A policyholder who is asked to submit to an examination under oath (EUO) usually does not know exactly what an examination under oath entails. The lack of rules that govern examinations under oath, coupled with an insured’s unfamiliarity with the process, allows insurance lawyers to turn an information gathering session into a heated interrogation. This is especially true when the EUO lasts all day and the topics discussed do not seem to correlate in any way to the loss the insured suffered.

The EUO is a long standing policy provision. In North Carolina, they are permitted by North Carolina Statute § 58-44-16, but when an insurance company pushes the limits propriety under the standard, the policyholder suffers.

Here are two important rulings in North Carolina that arise from litigation over examination under oath provisions:

  1. Insurance companies must demand an EUO.1 The insurance company’s letter must actually demand the examination under oath and give the insured a time, date, and location. Case law does not require insurance companies to inform policyholders their lawyers conduct EUOs. Nor does case law require insurers advise insureds they have the right to be represented by their own attorneys at EUOs.
  2. North Carolina law does not have a good-cause exception for not sitting for the EUO.2 In Fineberg v. State Farm, the insured had already given a statement to State Farm during the claim investigation, provided a sworn proof of loss, survived five heart attacks, and never received State Farm’s letters demanding an examination under oath. But this did not persuade the court. Even though the insured offered to answer written questions (because of his health conditions), the court held he violated the examination statute and policy provision, and dismissed his case.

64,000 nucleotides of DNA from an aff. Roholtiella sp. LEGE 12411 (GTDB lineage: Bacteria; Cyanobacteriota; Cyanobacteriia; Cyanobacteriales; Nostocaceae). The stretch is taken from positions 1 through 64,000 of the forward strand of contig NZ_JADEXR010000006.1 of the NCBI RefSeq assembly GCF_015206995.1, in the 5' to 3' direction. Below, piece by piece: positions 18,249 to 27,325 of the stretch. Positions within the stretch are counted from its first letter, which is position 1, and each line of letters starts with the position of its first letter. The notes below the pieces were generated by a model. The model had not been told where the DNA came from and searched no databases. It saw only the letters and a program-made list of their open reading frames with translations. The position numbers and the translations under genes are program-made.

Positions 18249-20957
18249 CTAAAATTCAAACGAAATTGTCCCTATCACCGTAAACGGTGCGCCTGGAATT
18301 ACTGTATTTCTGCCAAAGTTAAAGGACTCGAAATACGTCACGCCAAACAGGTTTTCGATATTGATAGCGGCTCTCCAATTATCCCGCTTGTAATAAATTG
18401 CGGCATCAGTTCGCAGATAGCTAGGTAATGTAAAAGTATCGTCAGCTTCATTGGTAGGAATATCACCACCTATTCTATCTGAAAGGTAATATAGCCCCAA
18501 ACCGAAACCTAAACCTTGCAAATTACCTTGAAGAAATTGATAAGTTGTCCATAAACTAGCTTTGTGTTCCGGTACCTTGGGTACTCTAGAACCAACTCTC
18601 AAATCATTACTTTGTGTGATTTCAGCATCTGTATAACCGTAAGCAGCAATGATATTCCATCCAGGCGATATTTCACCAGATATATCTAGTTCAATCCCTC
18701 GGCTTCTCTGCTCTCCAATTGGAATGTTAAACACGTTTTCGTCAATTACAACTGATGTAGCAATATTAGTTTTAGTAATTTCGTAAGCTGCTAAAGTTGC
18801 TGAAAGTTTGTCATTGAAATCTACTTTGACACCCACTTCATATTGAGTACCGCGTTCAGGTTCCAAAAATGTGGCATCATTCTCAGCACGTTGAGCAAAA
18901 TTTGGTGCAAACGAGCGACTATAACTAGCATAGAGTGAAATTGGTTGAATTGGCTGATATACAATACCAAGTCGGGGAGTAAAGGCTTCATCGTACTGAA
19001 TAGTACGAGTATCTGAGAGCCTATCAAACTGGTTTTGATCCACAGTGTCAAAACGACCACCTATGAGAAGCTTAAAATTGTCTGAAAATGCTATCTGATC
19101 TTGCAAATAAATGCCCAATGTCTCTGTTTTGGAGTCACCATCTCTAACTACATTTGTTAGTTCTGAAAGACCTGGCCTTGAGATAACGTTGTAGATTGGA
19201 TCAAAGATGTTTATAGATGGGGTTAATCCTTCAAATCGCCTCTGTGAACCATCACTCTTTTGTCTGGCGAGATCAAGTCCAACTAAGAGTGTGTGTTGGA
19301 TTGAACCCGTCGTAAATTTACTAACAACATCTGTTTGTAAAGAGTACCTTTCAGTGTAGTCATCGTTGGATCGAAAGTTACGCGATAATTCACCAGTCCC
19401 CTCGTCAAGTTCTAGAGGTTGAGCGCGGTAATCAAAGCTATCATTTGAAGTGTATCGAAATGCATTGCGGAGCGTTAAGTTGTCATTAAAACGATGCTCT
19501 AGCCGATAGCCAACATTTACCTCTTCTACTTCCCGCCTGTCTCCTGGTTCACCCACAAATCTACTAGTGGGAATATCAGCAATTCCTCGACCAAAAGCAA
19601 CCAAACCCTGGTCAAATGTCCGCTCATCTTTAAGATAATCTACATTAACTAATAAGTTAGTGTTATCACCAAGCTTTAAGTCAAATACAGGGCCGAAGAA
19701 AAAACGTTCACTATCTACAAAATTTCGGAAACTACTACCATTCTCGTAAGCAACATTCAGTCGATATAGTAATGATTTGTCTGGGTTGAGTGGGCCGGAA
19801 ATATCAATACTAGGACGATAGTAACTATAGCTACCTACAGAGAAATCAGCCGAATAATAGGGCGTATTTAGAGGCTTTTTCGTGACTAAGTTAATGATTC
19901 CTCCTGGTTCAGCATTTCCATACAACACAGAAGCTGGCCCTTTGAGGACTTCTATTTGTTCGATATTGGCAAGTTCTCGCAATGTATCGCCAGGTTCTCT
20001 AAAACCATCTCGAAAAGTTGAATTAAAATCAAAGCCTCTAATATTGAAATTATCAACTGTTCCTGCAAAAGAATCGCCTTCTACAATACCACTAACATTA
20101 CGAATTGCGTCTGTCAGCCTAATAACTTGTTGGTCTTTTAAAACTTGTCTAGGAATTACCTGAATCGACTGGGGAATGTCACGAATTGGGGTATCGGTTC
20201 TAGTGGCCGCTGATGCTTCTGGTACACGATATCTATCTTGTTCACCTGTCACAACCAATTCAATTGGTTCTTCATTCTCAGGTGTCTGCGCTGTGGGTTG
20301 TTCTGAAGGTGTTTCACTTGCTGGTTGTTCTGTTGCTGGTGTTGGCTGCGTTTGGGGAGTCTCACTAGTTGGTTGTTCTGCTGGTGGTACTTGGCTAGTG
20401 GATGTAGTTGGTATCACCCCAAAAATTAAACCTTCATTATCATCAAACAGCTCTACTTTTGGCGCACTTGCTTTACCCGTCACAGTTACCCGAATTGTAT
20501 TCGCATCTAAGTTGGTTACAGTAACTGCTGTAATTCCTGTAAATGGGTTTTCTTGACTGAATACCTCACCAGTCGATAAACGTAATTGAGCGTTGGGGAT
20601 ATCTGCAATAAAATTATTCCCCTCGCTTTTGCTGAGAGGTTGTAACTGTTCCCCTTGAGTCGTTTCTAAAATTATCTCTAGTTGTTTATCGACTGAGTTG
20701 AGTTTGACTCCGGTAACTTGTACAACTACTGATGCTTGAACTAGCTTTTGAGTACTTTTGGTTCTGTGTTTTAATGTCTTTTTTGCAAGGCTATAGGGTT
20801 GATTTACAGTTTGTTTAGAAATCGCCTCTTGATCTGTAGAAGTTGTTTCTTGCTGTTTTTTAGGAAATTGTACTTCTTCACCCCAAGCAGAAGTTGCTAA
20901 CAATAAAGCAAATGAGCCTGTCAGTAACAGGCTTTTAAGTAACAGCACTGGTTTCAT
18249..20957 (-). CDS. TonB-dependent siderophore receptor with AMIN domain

A policyholder’s best response to an examination under oath is to hire qualified counsel with experience handling examinations under oath and first-party property claims. Other North Carolina lawyers write about EUOs, but many represent insurance companies, not policyholders.

1 Huggins v. Hartford Ins. Co., 650 F. Supp. 38 (E.D. N.C. 1986).
2 Fineberg v. State Farm Ins. Co., 113 N.C. App 545 (1994).